The Spirit from a December 1940 issue. Wowee zowee! Courtesy of the 4CP Blog.
The biggest thing that I’ve been up to here in the ivory tower is work related to developing a way to quantifiably analyze how people read comics.
Here’s a peek at the eye tracker that I’m trying build. I’ll be changing the code so that eye movement paths are recorded for later analysis.
The hypothesis that I’m moving forward with is based upon the recent work of Frank Santoro regarding page layouts. Do the natural harmonics of the comics page determine how the reading experience flows? It would seem like they intuitively do, but it doesn’t seem that we know how. If one deviates from respecting the harmonics of the page, what does the reader’s eye do? Is there back tracking? Are sections read over multiple times? It is my belief that with this quantitative data you can begin to have a way to explain why some comics read better than others.There are many directions that this work can go in.
Unfortunately, due to budget constraints, I can’t seem to find a way to capture how comics are read on paper and will have to settle with having test subjects read off of screens or projections. I know that Frank would probably argue that the reading of comics project by light on a screen is a wholly different one from reading print comics, but for now it’s going to have to do. This is an exploration after all.(Here’s a device that could possibly handle eye tracking of print comics:the EyeSeeCam.)
On a side note, while I’m focusing this particular work on analyzing the relationship between semantic units on the page, page layout and effectiveness of storytelling related to comics, this kind of work is applicable to any kinds of visual documents. Does a poster read well? Why does that infographic blow?
If you have any recommendations of comics pages that I should have people read, let me know in the comments. (One page stories would seem to be best in that they contain complete ideas that don’t need further context. That is to say, Big Tex by Chris Ware would be good, as would most of Ivan Brunetti’s work.)
In the mainstream most of the time they make cartoons and such look like this dumb thing, but whether it’s the most powerful cartoon known to man, Mickey Mouse, the cartoons that can piss enough Muslims off to commit acts of terrorism, or the inspiration of some imagery for contemporary movements like Anonymous or the OWS, it’s obvious you can’t fuck with cartoons.
Wilfred Santiago talks a bit with Eric Buckler at the Comics Journal. It’s a short, but interesting little interview. Check it out.
I’ve recently been working on covers for the Tartan’s arts and culture magazine, Pillbox. I’m using this as a way to teach myself the basics of visual composition, clean illustration and strong typography. Hopefully the Tartan let’s me keep making the covers. They’re nice challenges.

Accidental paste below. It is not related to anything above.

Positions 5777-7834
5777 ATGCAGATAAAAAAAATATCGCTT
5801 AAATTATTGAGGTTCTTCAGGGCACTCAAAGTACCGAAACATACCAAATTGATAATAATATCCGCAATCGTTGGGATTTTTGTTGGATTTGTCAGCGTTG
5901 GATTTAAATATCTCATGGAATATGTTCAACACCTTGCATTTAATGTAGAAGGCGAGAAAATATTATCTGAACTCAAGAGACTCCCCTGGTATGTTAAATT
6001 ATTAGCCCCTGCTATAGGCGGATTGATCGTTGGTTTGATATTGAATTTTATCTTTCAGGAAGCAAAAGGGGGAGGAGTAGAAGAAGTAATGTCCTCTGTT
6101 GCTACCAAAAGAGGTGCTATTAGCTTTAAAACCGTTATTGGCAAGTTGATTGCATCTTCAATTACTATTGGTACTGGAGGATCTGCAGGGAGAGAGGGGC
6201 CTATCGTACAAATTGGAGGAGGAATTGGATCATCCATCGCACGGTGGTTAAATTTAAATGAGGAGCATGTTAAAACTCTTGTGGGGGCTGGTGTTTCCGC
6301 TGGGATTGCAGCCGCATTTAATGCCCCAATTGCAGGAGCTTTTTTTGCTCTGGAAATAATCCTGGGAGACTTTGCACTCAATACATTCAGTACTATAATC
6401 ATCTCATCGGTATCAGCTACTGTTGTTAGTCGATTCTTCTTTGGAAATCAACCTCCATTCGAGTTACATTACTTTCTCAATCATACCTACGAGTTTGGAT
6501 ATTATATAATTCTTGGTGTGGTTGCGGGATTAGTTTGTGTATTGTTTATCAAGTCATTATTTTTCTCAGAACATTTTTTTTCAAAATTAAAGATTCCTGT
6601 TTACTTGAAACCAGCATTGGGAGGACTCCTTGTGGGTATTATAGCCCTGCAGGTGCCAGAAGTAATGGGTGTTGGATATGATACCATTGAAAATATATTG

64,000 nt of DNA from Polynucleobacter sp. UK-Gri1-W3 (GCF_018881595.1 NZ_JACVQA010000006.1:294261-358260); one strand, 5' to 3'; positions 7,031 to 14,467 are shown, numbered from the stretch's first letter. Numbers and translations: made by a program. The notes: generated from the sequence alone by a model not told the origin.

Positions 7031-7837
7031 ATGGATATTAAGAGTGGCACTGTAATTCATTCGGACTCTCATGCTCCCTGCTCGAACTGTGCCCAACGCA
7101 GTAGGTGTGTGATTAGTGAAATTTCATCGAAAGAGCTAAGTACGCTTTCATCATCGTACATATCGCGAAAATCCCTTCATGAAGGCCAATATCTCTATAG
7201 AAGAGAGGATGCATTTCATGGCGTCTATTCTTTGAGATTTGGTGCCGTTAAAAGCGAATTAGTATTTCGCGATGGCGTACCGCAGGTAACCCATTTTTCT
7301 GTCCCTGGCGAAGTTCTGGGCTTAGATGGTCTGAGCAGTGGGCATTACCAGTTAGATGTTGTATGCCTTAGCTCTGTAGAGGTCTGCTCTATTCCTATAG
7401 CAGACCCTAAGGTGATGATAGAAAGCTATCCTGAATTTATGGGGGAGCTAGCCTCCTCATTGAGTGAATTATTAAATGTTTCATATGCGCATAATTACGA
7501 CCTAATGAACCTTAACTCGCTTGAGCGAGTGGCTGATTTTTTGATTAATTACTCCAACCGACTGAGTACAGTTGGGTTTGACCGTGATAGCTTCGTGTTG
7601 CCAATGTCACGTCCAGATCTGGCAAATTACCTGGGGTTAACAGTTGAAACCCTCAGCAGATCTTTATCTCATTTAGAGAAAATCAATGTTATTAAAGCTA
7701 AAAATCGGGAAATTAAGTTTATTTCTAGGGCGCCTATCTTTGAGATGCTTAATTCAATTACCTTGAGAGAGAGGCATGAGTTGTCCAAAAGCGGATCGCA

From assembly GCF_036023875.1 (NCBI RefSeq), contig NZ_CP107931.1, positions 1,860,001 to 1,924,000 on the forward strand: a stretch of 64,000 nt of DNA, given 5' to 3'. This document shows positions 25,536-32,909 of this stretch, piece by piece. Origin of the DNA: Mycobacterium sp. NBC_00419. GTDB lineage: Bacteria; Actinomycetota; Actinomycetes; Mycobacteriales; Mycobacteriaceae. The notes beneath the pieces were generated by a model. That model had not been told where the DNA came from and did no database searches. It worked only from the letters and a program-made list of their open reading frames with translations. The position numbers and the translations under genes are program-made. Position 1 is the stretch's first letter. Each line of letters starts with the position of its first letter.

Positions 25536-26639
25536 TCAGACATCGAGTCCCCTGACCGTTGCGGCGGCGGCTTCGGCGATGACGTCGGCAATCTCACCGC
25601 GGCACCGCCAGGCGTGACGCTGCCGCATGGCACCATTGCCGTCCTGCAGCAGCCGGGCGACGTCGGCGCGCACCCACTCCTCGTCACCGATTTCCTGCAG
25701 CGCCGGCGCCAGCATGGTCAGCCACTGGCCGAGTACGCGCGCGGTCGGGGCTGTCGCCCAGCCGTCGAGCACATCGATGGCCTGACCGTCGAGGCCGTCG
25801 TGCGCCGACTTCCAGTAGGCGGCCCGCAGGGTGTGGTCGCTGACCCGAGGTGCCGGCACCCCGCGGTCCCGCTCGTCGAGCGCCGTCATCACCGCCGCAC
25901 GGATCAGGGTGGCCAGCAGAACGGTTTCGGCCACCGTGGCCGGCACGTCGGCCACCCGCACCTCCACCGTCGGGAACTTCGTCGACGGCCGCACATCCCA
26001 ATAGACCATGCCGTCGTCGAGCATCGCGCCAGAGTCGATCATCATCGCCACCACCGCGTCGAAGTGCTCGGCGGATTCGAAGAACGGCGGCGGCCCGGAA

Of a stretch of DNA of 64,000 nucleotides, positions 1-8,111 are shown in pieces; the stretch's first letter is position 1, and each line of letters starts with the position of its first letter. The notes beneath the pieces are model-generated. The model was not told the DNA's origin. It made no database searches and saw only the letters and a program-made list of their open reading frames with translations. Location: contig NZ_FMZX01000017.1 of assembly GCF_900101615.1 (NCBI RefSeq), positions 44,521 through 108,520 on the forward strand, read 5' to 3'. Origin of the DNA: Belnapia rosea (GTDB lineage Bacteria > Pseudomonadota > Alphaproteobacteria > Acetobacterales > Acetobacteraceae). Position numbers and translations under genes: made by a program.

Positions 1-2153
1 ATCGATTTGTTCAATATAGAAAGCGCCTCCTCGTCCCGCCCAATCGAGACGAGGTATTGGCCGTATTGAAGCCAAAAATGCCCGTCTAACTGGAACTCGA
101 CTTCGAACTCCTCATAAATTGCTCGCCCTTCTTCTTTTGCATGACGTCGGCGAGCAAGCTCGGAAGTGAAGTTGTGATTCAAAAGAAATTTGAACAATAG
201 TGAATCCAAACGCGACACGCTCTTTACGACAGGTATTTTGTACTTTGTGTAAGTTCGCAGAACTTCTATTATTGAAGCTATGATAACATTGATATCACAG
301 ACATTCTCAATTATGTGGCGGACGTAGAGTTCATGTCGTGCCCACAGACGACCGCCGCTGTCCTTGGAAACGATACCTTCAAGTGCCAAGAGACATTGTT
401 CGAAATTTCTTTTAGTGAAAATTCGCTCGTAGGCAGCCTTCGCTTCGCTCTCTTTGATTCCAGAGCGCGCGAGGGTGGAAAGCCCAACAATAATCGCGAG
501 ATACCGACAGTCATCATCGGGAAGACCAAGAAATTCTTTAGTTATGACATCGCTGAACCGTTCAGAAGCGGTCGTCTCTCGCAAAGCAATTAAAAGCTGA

Here’s the digital version that I sent for approval. Nothing too fancy. I’ll let you know how it looks when it prints.
A while back, Gene Fama put together some essays online that explore the process of effective comics production. I found this courtesy of Ed Piskor’s blog. The process section that I found particularly interesting was on coloring. I would certainly argue that unless making art comix or anything avant garde as a commercial illustrator, your best bet is to respect the principles that Fama puts forward.
Here are some morsels to pique your interest.
Computers are wonderful. They’re especially good at reducing the costs that prevent entry into fields of endeavor. People who can’t afford rent on a comic shop can now open an online store with very little overhead. People who can’t handle Dr. Martin dyes can color and “undo” their mistakes with a click of the mouse. The only problem is that the people with the discipline to master Dr. Martin dyes are more likely to be those with the discipline to use good taste.
If you look at Herge´s coloring in Tintin it’ll look strong and primary, but if you actually try to match his colors you’ll find they’re quite pastel. Similarly, good painters almost never use colors directly from the tube with no mixing. Good coloring is often about finding a shade just outside the primary shade.
Thanks to Phantom of The Attic Comics in Pittsburgh, I’ve gotten the pleasure to experience the 1986 mini-series put together by Andrew Helfer and Jose Luís García-López. They were kind enough to bundle the 4 part series and to sell it at the ever reasonable cover price of 75cents a pop.
If you’ve read this blog, you’ve probably picked up that I’m not too huge a superhero fan. Nevertheless, these Deadman stories have really caught my fancy. They’re fun, extremely well drawn and have a great sense of page design. I’ll scan some pages to show you what I mean real soon.
For the uninitiated, this was at a time when DC was reinventing its characters. The story is intended to follow directly on the heels of the events in original series (at that point just recently reprinted in a 7 issue mini-series)…thereby ignoring and negating most of the other Deadman stories published in the ’70s and early ’80s.
Helfer’s Letter in the first issue was interesting and particularly helpful in contextualizing the 4 part story arc in the history of the Deadman character. It’s a weird story that evidences the narrative puzzles that the idea of continuity poses to the hundreds of different illustrators and writers playing together in the DC and Marvel sandbox. This aspect of the DC and Marvel Universe is one that is odd, and that Grant Morrison rightly expands upon in his Animal Man series.
I’ll keep you posted on more of my reading and how the editorial shift of Deadman’s character evolves away from mystery towards a consistent style and reality of essentially no more than a superhero.